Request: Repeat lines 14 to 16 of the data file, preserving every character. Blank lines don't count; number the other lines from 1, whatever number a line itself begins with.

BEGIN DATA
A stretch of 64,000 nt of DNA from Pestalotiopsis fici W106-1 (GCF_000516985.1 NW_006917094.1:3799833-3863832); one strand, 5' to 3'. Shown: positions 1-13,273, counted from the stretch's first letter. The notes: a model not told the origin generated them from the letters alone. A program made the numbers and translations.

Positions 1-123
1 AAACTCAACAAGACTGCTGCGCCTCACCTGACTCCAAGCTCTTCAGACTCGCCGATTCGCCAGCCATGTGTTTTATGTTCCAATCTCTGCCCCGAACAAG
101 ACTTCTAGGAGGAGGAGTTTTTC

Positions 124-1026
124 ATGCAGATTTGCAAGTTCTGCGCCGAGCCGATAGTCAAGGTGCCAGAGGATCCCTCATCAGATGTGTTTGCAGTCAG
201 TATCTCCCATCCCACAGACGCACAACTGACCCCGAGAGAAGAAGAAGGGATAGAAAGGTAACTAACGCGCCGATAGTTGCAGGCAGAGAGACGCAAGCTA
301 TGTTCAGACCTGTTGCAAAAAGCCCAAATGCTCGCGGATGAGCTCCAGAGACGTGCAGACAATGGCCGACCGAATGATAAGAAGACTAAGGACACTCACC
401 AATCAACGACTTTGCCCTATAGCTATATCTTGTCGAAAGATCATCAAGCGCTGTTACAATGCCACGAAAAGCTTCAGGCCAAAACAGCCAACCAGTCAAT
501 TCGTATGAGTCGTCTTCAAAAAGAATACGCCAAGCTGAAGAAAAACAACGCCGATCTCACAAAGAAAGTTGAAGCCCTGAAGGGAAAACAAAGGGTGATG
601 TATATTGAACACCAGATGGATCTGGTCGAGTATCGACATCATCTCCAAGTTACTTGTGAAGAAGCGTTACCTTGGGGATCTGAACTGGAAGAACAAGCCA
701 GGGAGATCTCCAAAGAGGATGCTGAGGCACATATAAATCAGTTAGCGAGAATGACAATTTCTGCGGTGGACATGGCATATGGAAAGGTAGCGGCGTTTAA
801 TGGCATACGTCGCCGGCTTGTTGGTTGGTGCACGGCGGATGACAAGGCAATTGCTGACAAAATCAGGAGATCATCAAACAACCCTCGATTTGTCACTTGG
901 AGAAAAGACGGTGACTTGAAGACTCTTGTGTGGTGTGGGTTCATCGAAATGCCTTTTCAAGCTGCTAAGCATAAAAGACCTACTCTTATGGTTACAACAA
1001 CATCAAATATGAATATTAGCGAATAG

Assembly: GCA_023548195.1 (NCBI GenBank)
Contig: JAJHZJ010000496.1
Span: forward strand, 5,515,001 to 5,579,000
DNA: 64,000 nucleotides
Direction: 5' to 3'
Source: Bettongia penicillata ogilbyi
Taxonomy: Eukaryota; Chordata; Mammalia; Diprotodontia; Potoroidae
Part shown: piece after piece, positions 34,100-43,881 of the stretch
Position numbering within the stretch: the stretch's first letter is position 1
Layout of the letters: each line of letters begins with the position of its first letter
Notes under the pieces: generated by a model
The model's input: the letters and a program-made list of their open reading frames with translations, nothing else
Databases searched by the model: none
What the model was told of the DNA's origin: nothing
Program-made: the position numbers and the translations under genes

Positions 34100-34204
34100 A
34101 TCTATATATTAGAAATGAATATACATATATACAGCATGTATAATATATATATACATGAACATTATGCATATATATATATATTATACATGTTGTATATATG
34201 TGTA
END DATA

901 AGAAAAGACGGTGACTTGAAGACTCTTGTGTGGTGTGGGTTCATCGAAATGCCTTTTCAAGCTGCTAAGCATAAAAGACCTACTCTTATGGTTACAACAA
1001 CATCAAATATGAATATTAGCGAATAG

Assembly: GCA_023548195.1 (NCBI GenBank)